We broke with the conventional wisdom of late summer fishing ("go deep for walleyes") and had our success trolling gold rapalas around small island, rocks, hazards, and the adjacent underwater plateaus 10-20 ft down. Some areas are very weedy and tough to fish. Note that we had a small Lund with only a 15 hp motor which made careful backtrolling much easier and safer to do in tight shallow areas. We've never been good at deep lake fishing anyway. We started with deep running gold rapalas and after we lost all of those to snags the first few days we used floaters trailing behind sinkers to get them 10-15 ft down or so. It took us a couple days to figure out how to catch fish, but once we figured out this system three of us would usually catch 4-6 fish an hour. Not a huge number, but fine for us. Mostly smallmouth (around 50 total or so and FUN) but also about a northern an hour (including 2 nice 30-inchers in the last hour of our last day) and about 8 walleye mixed in. Do read up on the walleye size restrictions. You can't keep any between 17-28 inches on VNP lakes. That actually discouraged us from going for them directly. The first one we caught was 16.5 inches and we like to eat fish while we're camping. We brought a small collapsible table along that we set up on the stern just for cleaning fish and it worked great. We also brought paper bags along for disposing of fish guts. The park maps states to dispose of them in deep water, so we'd put the guts in a paper bag with a rock and drop them in the next time we motored out. Paper bags will biodegrade quickly while plastic bags won't at all. I don't remember where I read about that trick in advance, but it worked fine and kept the smelly stuff out of our garbage, which we only had picked up once during the week.

After just one trip I don't really feel like an expert by any means, but if you have any other questions, just ask.

Plymouth, Minnesota
posts: 539
reviews: 64
4. Re: Trip Report: VNP by houseboat

Great report, Vespid23! Thanks for taking the time. I think that a houseboat trip in VNP has just been added to my bucket list.

Saint Paul...
posts: 2,375
reviews: 44
5. Re: Trip Report: VNP by houseboat

Thanks for the additional info. The fishing tips will be very useful and the paper bag trick sounds perfect. We are hoping to have fish for at least one dinner and the fallback if we get skunked is spaghetti so plenty of incentive to catch some we can keep.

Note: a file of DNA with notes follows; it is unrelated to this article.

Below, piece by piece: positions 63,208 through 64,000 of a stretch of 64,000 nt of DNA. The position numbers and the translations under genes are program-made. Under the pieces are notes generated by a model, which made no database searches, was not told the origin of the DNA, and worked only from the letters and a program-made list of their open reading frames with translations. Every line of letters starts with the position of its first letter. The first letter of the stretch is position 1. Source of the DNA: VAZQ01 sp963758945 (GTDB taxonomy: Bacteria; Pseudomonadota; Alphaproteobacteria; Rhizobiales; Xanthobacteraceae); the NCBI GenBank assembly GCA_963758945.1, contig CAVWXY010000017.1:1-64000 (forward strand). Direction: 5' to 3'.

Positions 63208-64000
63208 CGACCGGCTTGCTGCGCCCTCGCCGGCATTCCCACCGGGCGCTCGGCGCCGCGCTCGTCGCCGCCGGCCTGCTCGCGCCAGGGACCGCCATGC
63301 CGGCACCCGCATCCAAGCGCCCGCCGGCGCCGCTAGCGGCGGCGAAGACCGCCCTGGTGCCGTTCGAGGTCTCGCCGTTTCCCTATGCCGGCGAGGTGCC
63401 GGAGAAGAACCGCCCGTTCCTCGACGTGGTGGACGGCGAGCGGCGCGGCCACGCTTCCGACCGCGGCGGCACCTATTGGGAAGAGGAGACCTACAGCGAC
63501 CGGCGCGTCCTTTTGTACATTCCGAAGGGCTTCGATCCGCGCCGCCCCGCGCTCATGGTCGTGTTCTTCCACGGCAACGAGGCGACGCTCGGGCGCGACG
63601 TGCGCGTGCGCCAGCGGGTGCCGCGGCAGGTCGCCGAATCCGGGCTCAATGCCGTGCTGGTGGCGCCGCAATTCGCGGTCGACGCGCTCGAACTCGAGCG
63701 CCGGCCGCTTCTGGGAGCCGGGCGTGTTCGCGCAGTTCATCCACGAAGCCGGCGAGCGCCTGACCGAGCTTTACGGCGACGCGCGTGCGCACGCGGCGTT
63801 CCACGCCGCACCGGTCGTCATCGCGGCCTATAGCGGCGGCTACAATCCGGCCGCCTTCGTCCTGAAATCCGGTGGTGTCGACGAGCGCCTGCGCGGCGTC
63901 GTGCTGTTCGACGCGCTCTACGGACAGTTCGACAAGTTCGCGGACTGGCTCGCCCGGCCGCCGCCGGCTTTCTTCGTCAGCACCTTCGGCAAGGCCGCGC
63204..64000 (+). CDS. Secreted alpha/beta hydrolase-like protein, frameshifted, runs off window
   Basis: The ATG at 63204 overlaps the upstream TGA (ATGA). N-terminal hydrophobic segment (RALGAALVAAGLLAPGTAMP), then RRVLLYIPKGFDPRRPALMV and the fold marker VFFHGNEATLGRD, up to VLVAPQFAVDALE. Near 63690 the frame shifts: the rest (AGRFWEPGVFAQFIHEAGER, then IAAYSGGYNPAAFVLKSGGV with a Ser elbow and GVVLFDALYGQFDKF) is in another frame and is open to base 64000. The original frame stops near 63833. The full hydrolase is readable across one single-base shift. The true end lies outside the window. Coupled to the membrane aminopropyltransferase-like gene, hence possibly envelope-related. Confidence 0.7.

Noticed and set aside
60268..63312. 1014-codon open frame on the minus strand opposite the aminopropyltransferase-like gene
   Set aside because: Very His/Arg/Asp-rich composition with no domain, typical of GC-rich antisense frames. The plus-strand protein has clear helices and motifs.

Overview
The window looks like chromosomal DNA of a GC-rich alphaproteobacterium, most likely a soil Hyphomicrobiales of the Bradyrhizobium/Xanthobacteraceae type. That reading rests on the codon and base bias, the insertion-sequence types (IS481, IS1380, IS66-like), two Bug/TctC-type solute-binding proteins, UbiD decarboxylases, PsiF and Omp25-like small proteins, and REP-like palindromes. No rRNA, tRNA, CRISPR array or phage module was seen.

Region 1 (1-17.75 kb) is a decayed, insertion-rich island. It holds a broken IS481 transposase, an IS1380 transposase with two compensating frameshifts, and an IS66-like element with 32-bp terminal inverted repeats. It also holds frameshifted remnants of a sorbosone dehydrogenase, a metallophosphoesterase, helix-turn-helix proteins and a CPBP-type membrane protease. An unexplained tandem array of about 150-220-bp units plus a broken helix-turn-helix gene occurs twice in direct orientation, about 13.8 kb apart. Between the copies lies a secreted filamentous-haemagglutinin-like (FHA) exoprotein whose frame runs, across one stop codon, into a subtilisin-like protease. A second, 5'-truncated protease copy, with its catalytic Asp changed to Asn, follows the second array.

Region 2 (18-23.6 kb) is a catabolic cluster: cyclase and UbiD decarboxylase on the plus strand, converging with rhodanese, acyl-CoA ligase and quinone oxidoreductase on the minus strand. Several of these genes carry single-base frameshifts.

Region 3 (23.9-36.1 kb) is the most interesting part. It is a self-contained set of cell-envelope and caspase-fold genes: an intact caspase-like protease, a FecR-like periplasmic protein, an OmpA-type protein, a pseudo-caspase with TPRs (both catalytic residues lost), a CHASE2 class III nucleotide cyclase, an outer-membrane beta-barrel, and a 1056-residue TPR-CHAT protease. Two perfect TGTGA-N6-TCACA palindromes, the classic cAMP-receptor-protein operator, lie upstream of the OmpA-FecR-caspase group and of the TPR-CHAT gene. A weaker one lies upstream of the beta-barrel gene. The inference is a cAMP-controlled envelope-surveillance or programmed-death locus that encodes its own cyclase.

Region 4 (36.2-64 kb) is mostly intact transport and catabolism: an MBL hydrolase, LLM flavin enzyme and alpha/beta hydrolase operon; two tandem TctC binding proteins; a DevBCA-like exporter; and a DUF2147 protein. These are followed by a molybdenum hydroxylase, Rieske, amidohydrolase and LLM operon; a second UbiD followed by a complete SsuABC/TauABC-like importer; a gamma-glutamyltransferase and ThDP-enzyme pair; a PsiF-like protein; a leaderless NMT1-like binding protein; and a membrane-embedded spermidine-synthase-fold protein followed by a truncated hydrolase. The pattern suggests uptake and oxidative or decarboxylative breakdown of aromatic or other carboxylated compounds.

Saint Paul...
posts: 2,375
reviews: 44
6. Re: Trip Report: VNP by houseboat

For the benefit of future searches on houseboating at Voyageurs NP I will add my observations. I will try to separate boat specific things from what would probably apply to any boat or operator. I did however write a review for Voyagaire houseboats that is still in approval process if anyone is interested in that specific operator.

We boated from Crane Lake so had access to Crane, Sandpoint, Namakan and Kabetogama. One of the more interesting aspects to those lakes are the number of narrow passages as well as the change in the bouy system between Namakan and Kabetogama (at bouy 14) due to changing from downstream to upstream. Be careful there - YES the channel IS between the little island and the larger island. Overall though navigation was a breeze. One interesting spot was approaching Kettle Falls where someone very helpfully mounted an arrow on shore pointing which way to go.

The operator did a very thorough checklist tour about operating the boat but two items that would have been useful to include were the location of the master breaker on the generator (we tripped it once) and the fuel tank selector for port/starboard. One day was very hot and sun shining on the starboard side caused the fuel tank to vent making a strong gas odor. We were told via radio to select that tank to draw from and the smell immediately went away. In retrospect we could have helped trim the boat better (it leaned one way somewhat) by keeping the tanks even.

Another issue about sand beaches as opposed to rock is when beached the whole boat becomes nose up a bit. So arrange beds with pillow end accordingly.

Boat had two water systems - lake & fresh. Fresh was from tank filled from the operator's well - very good water. Fresh water is via small taps at sinks but there was a pump under one of the beds so when anyone ran them in night it made a loud noise. All other water (toilet, shower, sink faucets) was from the lake. Filtered but not really suitable for drinking. Interestingly while the black water went to tank the grey water (from kitchen sink) ran into the lake.